Gov. Tony Evers speaks to students at Winnequah School in Monona | Department of Military Affairs photo by Sgt. Alex Baum
A total of 337 pardons were issued by Gov. Tony Evers during his first three years in office, the largest number of any Wisconsin governor in contemporary history. Evers stated that the pardons give “a second chance to folks who’ve made amends and paid their debt to society.” He added that “these individuals have recognized and acknowledged their past mistakes, and this sends a powerful message of redemption as each of them work to build a brighter future for themselves and their communities.”
The pardon board heard from applicants virtually on Nov. 12, 2021. Pardon applications were then selected for expedited review or recommended by the Governor’s Pardon Advisory Board, and forwarded to Evers for consideration.
Many of the people included in the most recent batch of pardons were originally arrested in their late teens or early 20s. Of the 30 pardons recently granted by Evers, 21 involved people who had been arrested due to controlled substances. Of those, 11 of the pardons explicitly referenced cannabis as the reason for the arrest. Seven of the pardoned people had exchanged cannabis or other controlled substances to undercover police officers. Actions driven by poverty, desperation or the naivety of youth were recurring themes among the pardons.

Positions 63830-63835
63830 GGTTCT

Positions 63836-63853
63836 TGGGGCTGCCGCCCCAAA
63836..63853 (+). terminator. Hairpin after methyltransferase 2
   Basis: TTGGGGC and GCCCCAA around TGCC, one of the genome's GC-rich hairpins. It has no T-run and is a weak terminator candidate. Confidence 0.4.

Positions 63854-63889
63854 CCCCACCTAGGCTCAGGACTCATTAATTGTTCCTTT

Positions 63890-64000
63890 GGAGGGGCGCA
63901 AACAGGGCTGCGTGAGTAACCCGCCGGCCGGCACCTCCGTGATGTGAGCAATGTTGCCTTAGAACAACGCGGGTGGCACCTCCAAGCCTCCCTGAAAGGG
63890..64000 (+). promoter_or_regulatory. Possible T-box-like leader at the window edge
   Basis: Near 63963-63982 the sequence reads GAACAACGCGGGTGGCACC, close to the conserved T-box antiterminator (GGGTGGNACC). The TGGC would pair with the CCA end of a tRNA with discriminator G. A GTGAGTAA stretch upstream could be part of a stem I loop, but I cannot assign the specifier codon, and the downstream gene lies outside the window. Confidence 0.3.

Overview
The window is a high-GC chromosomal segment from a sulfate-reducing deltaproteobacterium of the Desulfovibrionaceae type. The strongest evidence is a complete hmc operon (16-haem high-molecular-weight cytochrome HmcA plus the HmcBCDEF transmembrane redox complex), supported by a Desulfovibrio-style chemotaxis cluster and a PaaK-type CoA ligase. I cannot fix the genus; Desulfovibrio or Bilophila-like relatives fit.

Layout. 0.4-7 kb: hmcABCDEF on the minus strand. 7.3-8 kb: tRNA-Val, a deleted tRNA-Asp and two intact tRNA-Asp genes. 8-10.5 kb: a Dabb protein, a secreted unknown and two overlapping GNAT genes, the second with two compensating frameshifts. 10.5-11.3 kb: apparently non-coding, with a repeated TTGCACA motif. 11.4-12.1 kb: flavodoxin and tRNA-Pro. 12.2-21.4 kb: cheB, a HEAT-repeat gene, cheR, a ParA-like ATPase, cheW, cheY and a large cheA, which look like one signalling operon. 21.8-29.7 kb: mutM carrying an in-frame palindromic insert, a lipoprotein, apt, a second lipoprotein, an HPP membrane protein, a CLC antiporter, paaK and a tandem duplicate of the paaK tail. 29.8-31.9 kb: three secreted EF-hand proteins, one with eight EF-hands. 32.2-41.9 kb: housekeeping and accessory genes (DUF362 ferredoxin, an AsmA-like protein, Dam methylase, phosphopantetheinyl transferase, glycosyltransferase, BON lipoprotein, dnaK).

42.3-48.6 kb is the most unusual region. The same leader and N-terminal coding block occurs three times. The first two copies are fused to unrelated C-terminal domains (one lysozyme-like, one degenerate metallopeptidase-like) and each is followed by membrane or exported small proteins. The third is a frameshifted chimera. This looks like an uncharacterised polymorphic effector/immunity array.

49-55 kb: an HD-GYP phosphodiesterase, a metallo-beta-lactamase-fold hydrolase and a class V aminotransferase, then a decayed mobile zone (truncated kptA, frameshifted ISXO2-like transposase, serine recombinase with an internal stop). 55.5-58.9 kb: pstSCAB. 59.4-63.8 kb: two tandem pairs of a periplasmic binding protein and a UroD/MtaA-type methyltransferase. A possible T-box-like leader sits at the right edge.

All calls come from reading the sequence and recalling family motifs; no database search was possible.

Despite the high number of pardons granted by Evers, criminal justice advocates have called for swifter reforms. In September, when it was announced that Evers was on pace to set a record for pardons, prison abolitionist activists from the group Abolish MKE said steps taken by Evers’ administration were not enough. “We will not let people think these baby steps are a sufficient response to the ongoing humanitarian crisis and systemic white supremacy in the Wisconsin prison system,” the group said in a statement. Recent studies show that Wisconsin continues to lead the nation in the incarceration of Black residents, as well as in numbers of students referred to law enforcement.
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